Proof that the probability of one RV being larger than $n-1$ others is $\frac{1}{n}$

This is a follow-on from my previous question about samples from a distribution.

Suppose $X_1 \ldots X_{n-1}, X_n$ are random variables all following some fixed distribution $D$. How do I prove that $P(X_n > X_1 \wedge \ldots \wedge X_n > X_{n-1}) = \frac{1}{n}$ (this is true intuitively and experimentally).


Here’s a slightly more notational proof, since sometimes people feel squeamish about intuitive proofs like glen_b’s comment. (Sometimes for good reason, since it’s not necessarily immediately obvious that his proof doesn’t apply to discrete distributions.)

Suppose that $X_i$ are distributed iid according to some distribution $D$.
Let $M_i$ be the event that $X_i = \max(X_1, \dots, X_n)$.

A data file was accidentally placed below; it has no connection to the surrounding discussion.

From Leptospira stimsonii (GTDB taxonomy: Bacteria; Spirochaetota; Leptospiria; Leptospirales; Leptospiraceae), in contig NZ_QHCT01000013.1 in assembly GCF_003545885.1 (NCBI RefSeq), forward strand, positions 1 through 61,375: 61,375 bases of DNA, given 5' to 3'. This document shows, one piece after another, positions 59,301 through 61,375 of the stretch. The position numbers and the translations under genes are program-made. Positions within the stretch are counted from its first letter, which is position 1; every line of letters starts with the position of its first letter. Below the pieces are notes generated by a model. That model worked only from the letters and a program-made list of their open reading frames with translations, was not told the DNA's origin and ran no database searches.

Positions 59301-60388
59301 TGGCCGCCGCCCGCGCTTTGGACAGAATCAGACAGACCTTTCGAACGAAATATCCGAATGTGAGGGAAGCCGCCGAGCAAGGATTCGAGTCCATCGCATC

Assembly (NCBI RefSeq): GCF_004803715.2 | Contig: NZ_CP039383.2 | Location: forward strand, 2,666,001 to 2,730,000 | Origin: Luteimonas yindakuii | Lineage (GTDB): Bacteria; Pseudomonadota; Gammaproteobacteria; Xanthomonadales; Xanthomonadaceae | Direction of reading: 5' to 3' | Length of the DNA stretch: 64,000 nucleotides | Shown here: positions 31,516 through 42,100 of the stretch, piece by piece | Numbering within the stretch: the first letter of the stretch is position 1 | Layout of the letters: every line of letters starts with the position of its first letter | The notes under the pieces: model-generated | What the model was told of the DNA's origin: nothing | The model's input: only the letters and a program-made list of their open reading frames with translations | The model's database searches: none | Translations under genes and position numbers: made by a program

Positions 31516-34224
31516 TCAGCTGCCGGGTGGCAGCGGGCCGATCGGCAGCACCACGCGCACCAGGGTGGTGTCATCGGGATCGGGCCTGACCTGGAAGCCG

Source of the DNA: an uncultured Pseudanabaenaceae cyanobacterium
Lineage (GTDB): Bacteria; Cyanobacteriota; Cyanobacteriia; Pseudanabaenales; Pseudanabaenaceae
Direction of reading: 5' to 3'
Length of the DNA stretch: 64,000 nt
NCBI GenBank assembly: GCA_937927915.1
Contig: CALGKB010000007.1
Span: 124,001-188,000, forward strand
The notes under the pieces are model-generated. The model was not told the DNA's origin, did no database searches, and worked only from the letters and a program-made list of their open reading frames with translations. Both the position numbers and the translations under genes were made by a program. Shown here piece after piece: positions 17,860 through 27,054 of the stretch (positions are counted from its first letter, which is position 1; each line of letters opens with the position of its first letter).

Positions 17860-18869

Clearly, at least one of the $M_i$ must hold, so
$\Pr(M_1 \cup \dots \cup M_n) = 1$.
But, using the inclusion-exclusion principle
\Pr(M_1 \cup \dots \cup M_n)
&= \sum_i Pr(M_i) – \sum_{i < j} \Pr(M_i \cap M_j) + \sum_{i < j < k} \Pr(M_i \cap M_j \cap M_k) – \dots
If $D$ is continuous, then $\Pr(M_i \cap M_j) = 0$ for all $i \ne j$; all the latter terms drop. Also, since the $X_i$ are identically distributed clearly $\Pr(M_1) = \Pr(M_i)$ for all $i$. Thus
$$ \Pr(M_1 \cup \dots \cup M_n) = \sum_i \Pr(M_i) = n \Pr(M_1) = 1,$$
so $\Pr(M_1) = \frac{1}{n}$.

If $D$ is not continuous, the higher terms don’t drop out. Taking @Yair Daon’s example where $X_i$ is identically 1, every $M_i$ always holds, and the sum becomes
\Pr(M_1 \cup \dots \cup M_n) = \sum_i 1 – \sum_{i<j} 1 + \sum_{i<j<k} 1 – \dots
= \sum_{k=1}^n (-1)^{k+1} \binom{n}{k} = 1

Source : Link , Question Author : REFlint , Answer Author : Danica

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